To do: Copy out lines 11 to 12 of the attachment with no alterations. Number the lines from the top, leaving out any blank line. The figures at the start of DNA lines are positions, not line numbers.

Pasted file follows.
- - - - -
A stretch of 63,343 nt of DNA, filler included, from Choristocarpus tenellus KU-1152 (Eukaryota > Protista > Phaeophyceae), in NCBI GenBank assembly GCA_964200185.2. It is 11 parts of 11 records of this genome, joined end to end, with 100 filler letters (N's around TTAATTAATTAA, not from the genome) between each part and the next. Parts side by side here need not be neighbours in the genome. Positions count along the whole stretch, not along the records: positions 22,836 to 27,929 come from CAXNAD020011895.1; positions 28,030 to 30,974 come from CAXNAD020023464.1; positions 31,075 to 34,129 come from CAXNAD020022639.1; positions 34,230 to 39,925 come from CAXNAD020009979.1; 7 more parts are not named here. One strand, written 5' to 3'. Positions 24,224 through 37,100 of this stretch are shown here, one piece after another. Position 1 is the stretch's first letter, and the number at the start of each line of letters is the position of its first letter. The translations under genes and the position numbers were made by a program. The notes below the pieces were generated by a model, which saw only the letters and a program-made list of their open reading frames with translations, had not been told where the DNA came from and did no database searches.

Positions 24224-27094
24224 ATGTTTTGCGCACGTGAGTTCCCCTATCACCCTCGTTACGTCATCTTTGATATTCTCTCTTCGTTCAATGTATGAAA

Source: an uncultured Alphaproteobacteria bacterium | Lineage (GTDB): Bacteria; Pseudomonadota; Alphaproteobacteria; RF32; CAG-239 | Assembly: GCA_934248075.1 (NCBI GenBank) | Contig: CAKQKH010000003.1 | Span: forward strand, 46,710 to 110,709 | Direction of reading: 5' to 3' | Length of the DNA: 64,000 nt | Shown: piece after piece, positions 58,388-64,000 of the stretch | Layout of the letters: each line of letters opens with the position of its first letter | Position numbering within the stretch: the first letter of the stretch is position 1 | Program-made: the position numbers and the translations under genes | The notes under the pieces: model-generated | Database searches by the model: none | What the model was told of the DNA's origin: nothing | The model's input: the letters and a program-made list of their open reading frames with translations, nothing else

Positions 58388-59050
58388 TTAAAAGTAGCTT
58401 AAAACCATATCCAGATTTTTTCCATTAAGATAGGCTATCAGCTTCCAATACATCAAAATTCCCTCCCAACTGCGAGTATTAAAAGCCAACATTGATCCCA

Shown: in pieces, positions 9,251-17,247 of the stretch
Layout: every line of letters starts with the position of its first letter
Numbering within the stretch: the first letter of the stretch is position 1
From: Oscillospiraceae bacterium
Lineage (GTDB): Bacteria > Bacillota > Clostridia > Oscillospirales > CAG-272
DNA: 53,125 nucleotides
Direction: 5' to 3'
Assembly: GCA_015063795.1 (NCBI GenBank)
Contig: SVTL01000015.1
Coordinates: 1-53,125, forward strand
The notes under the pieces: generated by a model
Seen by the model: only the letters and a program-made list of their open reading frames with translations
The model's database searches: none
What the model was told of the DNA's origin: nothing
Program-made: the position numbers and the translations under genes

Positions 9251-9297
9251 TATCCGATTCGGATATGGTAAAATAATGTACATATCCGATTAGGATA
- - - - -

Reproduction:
From: Oscillospiraceae bacterium
Lineage (GTDB): Bacteria > Bacillota > Clostridia > Oscillospirales > CAG-272